Review: Alan Wake

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Like Stephen King? Twin Peaks? If so, you’ll love Alan Wake – the game ITSELF even tells you that! Quite literally, the words “Stephen King” are the first you’ll hear in the game and they immediately set the tone of what’s to come: creepy stuff is about to happen, and you may not fully understand why. Ever. As King believes that explanations make psychological horror weak, so too do Remedy, developers of the game.

I’m going to go out on a limb right now and tag this review with “Game of the Year, 2010″…even if it is only June. Keep that in mind as you read on – I may not be as impartial as I should.

First up, the plot (of which you’ll notice I don’t get into much; this is purposeful). Long story short, Alan Wake (not italicised; I’m talking about the character) is a best-selling author who travels to a small town with his wife to try to get over a bad case of writer’s block. As he struggles to come up with a new novel, his wife goes missing and Alan blacks out only to wake up a week later, finding mysterious goings-on occurring all around him. As Alan travels through the small town trying to find his wife, he comes across manuscript pages he’s apparently written that describe macabre acts and murders that play out before his very eyes minutes later. Alan is forced to continue his rescue in the pitch-black night, fending off aggressors with the power of light (thanks Energizer batteries and conveniently placed flashlights!) while investigating if he’s responsible for the dark turn the town has taken.

The hot: Where open world game environments are becoming the norm, Remedy (of Max Payne series fame – look out for references all throughout Alan Wake) went out on a limb and made you play through a story exactly as they crafted it. There’s no choice between good or bad and you won’t get a different ending the second or third time. You absolutely will travel in a straight line all game towards the next objective that will forward the plot…and all of that doesn’t matter because the twists and turns of the plot don’t let the game feel linear. Without spoiling anything, the story is insanely good and you should play this game simply to experience it if nothing else.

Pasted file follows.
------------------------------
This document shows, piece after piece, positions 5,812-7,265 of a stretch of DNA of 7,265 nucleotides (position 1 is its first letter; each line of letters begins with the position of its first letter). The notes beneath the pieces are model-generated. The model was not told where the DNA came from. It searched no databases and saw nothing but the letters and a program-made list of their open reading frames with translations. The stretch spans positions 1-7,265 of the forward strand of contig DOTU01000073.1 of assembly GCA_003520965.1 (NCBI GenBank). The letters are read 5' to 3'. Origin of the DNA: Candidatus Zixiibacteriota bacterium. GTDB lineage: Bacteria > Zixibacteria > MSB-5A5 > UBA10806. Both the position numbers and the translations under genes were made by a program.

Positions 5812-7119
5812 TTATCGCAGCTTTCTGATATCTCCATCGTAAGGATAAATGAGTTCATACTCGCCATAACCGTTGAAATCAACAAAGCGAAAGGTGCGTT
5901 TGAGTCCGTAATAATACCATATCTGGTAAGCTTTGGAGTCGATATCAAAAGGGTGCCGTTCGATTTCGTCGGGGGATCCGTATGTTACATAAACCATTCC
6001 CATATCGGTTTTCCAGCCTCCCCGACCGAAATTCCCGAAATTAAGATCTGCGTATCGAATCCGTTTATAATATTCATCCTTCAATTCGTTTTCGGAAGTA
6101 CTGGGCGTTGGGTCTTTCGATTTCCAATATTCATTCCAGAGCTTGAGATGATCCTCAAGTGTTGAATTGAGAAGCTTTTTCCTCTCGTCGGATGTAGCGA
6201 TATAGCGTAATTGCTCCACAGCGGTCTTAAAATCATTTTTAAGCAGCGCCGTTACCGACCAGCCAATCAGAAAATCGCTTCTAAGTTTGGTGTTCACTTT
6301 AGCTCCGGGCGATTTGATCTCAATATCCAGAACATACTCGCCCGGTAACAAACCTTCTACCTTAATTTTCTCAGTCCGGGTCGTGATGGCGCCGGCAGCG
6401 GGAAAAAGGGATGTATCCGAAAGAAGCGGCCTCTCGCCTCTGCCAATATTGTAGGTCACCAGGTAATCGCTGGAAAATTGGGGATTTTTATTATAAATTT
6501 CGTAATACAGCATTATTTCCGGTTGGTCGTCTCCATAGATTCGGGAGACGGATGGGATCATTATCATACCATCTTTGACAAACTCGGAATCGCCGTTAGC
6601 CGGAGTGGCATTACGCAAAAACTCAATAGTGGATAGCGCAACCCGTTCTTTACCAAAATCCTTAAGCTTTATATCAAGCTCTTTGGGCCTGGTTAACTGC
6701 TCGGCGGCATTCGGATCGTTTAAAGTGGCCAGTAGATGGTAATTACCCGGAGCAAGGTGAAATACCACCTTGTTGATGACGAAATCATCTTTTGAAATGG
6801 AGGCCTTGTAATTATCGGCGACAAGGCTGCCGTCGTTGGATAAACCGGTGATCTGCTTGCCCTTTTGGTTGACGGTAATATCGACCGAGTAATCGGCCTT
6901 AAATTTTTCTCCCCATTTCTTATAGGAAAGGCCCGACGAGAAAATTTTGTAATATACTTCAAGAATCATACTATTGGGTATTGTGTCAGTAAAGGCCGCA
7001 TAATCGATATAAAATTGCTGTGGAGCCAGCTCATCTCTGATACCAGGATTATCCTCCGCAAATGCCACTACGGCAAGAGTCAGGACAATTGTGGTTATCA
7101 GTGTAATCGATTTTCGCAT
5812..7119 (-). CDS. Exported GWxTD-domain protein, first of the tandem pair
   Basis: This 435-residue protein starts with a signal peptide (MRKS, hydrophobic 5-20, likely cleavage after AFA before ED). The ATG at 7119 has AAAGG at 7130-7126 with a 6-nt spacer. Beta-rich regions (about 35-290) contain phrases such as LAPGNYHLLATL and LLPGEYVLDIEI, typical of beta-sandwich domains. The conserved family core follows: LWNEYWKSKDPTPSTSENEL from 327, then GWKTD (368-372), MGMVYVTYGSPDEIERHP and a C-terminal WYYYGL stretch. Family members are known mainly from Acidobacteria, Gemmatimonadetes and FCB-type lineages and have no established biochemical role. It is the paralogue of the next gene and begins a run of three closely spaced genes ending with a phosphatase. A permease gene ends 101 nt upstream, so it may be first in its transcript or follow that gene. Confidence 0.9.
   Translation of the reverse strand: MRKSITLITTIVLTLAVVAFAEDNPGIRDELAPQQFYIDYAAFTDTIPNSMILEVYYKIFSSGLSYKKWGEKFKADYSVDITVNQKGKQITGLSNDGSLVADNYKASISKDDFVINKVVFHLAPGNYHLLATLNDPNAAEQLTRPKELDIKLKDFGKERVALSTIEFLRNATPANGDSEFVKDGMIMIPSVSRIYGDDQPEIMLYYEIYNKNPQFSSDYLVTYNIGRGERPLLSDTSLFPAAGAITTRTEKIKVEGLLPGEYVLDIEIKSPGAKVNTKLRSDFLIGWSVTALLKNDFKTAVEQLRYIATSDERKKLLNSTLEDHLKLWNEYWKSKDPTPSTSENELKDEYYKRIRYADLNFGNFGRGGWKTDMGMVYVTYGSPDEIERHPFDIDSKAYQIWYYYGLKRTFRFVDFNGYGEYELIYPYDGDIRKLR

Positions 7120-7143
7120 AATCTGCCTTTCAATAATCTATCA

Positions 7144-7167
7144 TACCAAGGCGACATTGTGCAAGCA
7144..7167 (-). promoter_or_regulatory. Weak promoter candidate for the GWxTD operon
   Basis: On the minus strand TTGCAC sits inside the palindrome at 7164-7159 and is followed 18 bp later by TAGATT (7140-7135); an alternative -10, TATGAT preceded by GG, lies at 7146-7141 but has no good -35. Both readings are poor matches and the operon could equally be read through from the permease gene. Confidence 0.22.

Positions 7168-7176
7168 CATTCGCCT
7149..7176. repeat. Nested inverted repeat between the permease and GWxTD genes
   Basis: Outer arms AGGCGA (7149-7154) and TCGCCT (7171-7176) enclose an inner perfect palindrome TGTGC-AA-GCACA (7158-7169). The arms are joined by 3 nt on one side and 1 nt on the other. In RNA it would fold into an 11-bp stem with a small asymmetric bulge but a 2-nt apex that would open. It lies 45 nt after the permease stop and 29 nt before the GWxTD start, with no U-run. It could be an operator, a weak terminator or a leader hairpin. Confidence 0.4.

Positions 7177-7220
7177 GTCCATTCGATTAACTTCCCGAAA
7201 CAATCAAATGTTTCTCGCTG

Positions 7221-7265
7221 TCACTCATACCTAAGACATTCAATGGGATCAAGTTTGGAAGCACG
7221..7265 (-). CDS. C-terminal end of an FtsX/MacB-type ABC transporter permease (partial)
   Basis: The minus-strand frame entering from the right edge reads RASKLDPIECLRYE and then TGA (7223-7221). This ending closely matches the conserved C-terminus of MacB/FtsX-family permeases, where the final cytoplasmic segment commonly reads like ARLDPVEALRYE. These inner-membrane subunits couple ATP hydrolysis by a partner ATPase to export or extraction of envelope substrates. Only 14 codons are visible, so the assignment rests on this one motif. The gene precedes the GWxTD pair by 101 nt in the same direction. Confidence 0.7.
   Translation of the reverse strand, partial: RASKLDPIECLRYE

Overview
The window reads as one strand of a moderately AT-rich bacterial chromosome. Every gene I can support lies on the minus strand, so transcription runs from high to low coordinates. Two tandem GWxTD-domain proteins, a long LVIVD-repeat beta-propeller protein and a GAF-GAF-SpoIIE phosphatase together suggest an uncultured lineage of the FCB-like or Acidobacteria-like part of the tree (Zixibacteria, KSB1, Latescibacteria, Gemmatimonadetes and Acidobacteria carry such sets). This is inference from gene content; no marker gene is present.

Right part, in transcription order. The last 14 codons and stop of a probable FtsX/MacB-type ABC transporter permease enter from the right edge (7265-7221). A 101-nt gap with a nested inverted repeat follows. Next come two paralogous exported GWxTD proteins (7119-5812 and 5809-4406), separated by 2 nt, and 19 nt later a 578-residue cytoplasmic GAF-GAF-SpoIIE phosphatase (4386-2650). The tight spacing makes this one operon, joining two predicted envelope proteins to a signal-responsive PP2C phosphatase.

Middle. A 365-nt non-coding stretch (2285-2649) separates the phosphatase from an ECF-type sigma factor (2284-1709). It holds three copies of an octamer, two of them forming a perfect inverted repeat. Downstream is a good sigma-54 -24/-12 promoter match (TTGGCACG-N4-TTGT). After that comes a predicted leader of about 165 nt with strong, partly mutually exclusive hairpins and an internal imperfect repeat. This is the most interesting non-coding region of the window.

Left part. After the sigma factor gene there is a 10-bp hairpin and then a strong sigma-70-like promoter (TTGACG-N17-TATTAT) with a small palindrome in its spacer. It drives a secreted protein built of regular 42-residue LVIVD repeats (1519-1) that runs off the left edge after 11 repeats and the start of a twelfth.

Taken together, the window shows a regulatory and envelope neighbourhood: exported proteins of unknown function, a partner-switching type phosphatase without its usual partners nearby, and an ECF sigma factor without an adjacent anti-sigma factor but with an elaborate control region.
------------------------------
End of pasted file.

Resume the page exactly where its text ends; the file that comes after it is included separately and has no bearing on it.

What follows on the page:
This game has been in production for years, and really feels like it. The environments were researched in painstaking detail — Remedy is based in Finland, but you’d be convinced they’re from a small logging town in the USA — and are reproduced so well that you can’t help but be immersed in your surroundings. The supporting characters in this game are amazing and further help build the world. Barry Wheeler is a character you will either loathe, or want to marry; it’s that simple. Fans of Twin Peaks will certainly get a kick out of the Lady of the Light, this game’s version of Peaks’ Log Lady.

This is Twin Pe...I mean, Bright Falls.

Alan Wake is an everyman. Whilst he does have freakishly good aim with a gun for a writer, he does play in every other way as a regular guy. He can run for a bit, then gets tired, and then needs to slow right down, wheezing in attempts to catch his breath. He doesn’t do flips around the environment, or spout bad-ass one-liners…he just freaks out as the inhabitants of Bright Falls descend into darkness around him and try to take off his head with axes or train cars (yes, train cars) – just like I did.